By Robbie Gonzales
HALF A CENTURY ago, astronomers observed their first pulsar: a dead, distant, ludicrously dense star that emitted pulses of radiation with remarkable regularity. So consistent was the object’s signal that astronomers jokingly nicknamed it LGM-1, short for “little green men.”
It wasn’t long before scientists detected more signals like LGM-1. That decreased the odds that these pulses of radiation were the work of intelligent extraterrestrials. But the identification of other pulsars presented another possibility: Perhaps objects like LGM-1 could be used to navigate future missions to deep space. With the right sensors and navigational algorithms, the thinking went, a spacecraft could autonomously determine its position in space by timing the reception of signals from multiple pulsars.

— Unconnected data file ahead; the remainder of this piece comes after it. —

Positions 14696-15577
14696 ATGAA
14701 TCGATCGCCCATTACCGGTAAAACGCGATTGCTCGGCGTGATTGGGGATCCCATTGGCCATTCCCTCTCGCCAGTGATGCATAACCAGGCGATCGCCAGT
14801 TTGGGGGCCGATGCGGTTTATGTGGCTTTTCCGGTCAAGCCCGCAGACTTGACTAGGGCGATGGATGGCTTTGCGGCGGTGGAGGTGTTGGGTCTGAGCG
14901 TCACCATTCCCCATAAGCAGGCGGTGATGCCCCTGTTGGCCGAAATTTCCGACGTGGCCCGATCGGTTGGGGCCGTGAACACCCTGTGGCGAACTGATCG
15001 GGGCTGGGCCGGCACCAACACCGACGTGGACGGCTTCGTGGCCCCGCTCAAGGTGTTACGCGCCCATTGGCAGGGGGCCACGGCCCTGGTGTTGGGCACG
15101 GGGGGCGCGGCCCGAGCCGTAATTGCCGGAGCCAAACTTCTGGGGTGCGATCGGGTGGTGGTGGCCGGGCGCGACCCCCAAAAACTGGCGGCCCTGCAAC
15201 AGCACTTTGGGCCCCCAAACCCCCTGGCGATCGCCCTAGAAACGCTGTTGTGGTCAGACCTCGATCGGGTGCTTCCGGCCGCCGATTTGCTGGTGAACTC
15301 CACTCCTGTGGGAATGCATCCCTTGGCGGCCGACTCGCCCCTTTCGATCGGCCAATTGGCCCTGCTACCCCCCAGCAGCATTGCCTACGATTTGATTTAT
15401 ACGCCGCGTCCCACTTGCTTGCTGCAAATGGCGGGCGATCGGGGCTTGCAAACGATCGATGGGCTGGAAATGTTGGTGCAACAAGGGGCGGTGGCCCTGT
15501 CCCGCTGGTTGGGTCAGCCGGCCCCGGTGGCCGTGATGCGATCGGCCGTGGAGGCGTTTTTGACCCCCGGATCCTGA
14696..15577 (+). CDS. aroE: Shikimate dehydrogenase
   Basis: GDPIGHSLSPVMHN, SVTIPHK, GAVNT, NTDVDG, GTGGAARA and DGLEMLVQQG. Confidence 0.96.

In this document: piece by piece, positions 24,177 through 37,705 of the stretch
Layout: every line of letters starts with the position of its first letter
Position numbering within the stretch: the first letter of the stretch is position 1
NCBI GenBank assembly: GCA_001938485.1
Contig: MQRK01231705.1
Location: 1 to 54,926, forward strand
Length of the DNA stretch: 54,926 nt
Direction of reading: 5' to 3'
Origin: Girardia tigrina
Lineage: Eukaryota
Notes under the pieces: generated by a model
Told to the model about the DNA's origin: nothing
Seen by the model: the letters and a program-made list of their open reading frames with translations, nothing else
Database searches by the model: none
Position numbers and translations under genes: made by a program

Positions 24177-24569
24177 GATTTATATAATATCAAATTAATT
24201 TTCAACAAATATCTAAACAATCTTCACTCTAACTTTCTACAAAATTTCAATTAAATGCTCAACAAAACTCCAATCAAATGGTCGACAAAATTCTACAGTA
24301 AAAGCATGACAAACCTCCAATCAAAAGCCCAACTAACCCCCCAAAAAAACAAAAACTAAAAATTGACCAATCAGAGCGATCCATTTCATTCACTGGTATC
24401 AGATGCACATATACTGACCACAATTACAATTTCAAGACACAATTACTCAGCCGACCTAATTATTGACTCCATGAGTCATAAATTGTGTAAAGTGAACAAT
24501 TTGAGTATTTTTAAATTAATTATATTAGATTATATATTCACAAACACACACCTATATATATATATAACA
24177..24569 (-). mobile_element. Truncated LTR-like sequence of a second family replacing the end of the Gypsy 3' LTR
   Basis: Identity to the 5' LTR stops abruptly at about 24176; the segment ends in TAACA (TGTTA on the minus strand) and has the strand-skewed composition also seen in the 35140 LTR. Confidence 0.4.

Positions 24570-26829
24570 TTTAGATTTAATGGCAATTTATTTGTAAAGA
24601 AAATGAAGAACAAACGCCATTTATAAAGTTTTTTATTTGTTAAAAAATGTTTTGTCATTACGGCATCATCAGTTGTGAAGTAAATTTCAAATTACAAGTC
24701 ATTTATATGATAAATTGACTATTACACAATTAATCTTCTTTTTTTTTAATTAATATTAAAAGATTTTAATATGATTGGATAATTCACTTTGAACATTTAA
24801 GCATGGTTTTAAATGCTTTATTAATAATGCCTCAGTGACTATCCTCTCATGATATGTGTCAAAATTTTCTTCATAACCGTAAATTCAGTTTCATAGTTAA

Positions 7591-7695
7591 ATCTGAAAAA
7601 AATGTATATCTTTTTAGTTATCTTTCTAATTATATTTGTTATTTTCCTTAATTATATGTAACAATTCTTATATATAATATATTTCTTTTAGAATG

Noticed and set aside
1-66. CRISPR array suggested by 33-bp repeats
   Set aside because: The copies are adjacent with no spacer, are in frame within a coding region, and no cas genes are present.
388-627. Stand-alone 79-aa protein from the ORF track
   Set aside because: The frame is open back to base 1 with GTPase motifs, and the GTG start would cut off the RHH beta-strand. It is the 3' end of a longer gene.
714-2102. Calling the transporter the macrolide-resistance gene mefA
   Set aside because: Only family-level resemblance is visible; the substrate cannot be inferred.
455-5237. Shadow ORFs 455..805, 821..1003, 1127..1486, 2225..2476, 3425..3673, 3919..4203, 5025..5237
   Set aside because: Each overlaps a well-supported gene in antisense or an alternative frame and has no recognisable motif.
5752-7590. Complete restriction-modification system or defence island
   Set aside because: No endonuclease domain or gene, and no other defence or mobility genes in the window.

Read the full article at Wired.com.